Expanded applications and benefits of a taxonomy of goods procured by the Federal Government
Beeson, Kimberley Ann.
Lamm, David V.
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Recent research has proposed the transformation of contracting from a management art to a science. To this end, a description and classification of the subject matter has been undertaken and a model developed that classifies goods procured by the Federal Government. A great deal of effort has been given to validation of this model. The rudimentary model has been refined and purposes for its application have been presented. This thesis offers three potential applications and benefits of the previously developed taxonomical structure for classifying goods procured by the Federal Government. These potential applications are identification and utilization of commercial items, workload management and staffing.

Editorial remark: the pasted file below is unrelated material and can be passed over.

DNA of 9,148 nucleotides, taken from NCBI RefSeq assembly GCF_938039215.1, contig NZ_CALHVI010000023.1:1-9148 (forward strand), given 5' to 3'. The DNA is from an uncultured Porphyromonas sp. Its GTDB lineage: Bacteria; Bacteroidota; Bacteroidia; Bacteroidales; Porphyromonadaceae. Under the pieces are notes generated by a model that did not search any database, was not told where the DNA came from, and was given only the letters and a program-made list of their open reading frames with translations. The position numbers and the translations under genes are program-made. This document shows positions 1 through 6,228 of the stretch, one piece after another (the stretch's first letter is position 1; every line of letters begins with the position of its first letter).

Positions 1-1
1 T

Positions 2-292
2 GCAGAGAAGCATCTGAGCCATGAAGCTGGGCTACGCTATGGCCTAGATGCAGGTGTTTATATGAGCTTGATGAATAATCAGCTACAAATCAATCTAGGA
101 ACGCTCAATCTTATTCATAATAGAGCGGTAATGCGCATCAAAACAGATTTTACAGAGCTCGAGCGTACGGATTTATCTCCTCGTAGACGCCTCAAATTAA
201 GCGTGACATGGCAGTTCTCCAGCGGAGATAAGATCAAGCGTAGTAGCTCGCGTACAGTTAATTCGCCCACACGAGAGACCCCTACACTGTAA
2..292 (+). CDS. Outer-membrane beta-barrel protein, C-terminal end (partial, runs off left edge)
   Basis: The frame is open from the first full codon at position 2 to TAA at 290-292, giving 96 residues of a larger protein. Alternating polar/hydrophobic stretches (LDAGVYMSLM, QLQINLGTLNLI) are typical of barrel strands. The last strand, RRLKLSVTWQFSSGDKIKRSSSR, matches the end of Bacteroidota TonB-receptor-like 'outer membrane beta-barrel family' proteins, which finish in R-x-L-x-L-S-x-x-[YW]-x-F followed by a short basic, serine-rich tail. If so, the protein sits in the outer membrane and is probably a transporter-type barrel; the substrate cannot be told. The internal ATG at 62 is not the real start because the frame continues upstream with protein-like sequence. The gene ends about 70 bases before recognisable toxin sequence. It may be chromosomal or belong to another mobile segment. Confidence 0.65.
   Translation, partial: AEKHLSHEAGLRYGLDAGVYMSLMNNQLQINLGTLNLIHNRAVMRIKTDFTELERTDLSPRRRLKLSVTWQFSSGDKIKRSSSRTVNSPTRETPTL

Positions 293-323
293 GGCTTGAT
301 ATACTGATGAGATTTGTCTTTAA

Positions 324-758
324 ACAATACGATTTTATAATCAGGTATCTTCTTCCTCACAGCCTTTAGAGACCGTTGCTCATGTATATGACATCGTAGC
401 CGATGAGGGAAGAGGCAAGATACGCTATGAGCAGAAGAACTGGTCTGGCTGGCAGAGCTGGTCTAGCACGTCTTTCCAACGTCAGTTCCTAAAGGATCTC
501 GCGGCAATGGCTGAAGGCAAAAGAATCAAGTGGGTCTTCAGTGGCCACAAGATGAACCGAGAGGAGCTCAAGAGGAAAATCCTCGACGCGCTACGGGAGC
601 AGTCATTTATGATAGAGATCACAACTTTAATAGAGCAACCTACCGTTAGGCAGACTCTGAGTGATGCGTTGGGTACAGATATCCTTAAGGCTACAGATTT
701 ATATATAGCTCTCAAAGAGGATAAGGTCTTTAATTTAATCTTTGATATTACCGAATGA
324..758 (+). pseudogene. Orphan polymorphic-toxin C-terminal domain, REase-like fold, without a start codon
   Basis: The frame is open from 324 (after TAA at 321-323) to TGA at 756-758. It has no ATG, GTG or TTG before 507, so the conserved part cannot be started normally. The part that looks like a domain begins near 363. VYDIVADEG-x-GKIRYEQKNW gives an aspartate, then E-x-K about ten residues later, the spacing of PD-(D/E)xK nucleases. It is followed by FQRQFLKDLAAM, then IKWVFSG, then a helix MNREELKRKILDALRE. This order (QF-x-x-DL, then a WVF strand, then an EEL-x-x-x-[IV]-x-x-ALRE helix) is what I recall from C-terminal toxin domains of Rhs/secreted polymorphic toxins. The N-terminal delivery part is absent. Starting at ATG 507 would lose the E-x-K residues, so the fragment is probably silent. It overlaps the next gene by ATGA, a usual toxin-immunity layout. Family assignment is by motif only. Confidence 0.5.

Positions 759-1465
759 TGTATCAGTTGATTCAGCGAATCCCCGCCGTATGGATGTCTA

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Sheehan, Edward W. (Monterey, California. Naval Postgraduate School, 1992-12);Important research efforts have advocated the concept of contracting as a science. One of the key criteria required for a discipline to be recognized as a science is a description and classification of the subject matter. ...
Application of the Wenger taxonomy for classifying goods purchased by the Federal Government to market research Lynn, John F. (Monterey, California. Naval Postgraduate School, 1994-12);Recent research efforts have examined the concept of contracting as a science. The Wenger Taxonomy study proposed a classification schema for goods procured by the Federal Government. Subsequent research studies validated ...
Allen, Scott Thomas (Monterey, California: U.S. Naval Postgraduate School, 1991-12);This thesis was an attempt to develop a taxonomical scheme that practitioners may employ in classifying services that are procured by the Federal Government along a continuum from procurements that are strategically complex. ...